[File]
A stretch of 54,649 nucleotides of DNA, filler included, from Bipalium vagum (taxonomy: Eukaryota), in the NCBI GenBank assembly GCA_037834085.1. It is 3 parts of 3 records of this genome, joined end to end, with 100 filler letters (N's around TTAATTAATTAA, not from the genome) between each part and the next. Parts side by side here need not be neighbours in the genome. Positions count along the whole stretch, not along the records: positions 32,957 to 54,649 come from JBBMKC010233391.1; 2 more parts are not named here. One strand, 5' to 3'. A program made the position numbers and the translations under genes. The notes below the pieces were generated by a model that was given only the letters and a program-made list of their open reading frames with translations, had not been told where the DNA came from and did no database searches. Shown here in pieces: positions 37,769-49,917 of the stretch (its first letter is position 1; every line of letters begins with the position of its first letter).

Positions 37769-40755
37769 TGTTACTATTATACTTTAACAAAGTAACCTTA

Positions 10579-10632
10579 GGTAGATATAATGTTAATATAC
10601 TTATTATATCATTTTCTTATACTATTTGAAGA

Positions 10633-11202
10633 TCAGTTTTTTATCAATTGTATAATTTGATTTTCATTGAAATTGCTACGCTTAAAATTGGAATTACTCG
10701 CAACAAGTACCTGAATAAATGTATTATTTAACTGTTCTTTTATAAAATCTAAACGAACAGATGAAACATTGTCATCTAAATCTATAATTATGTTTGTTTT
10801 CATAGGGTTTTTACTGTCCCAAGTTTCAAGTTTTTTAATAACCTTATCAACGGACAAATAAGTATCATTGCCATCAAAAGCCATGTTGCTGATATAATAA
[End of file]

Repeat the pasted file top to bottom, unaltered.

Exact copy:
A stretch of 54,649 nucleotides of DNA, filler included, from Bipalium vagum (taxonomy: Eukaryota), in the NCBI GenBank assembly GCA_037834085.1. It is 3 parts of 3 records of this genome, joined end to end, with 100 filler letters (N's around TTAATTAATTAA, not from the genome) between each part and the next. Parts side by side here need not be neighbours in the genome. Positions count along the whole stretch, not along the records: positions 32,957 to 54,649 come from JBBMKC010233391.1; 2 more parts are not named here. One strand, 5' to 3'. A program made the position numbers and the translations under genes. The notes below the pieces were generated by a model that was given only the letters and a program-made list of their open reading frames with translations, had not been told where the DNA came from and did no database searches. Shown here in pieces: positions 37,769-49,917 of the stretch (its first letter is position 1; every line of letters begins with the position of its first letter).

Positions 37769-40755
37769 TGTTACTATTATACTTTAACAAAGTAACCTTA

Positions 10579-10632
10579 GGTAGATATAATGTTAATATAC
10601 TTATTATATCATTTTCTTATACTATTTGAAGA

Positions 10633-11202
10633 TCAGTTTTTTATCAATTGTATAATTTGATTTTCATTGAAATTGCTACGCTTAAAATTGGAATTACTCG
10701 CAACAAGTACCTGAATAAATGTATTATTTAACTGTTCTTTTATAAAATCTAAACGAACAGATGAAACATTGTCATCTAAATCTATAATTATGTTTGTTTT
10801 CATAGGGTTTTTACTGTCCCAAGTTTCAAGTTTTTTAATAACCTTATCAACGGACAAATAAGTATCATTGCCATCAAAAGCCATGTTGCTGATATAATAA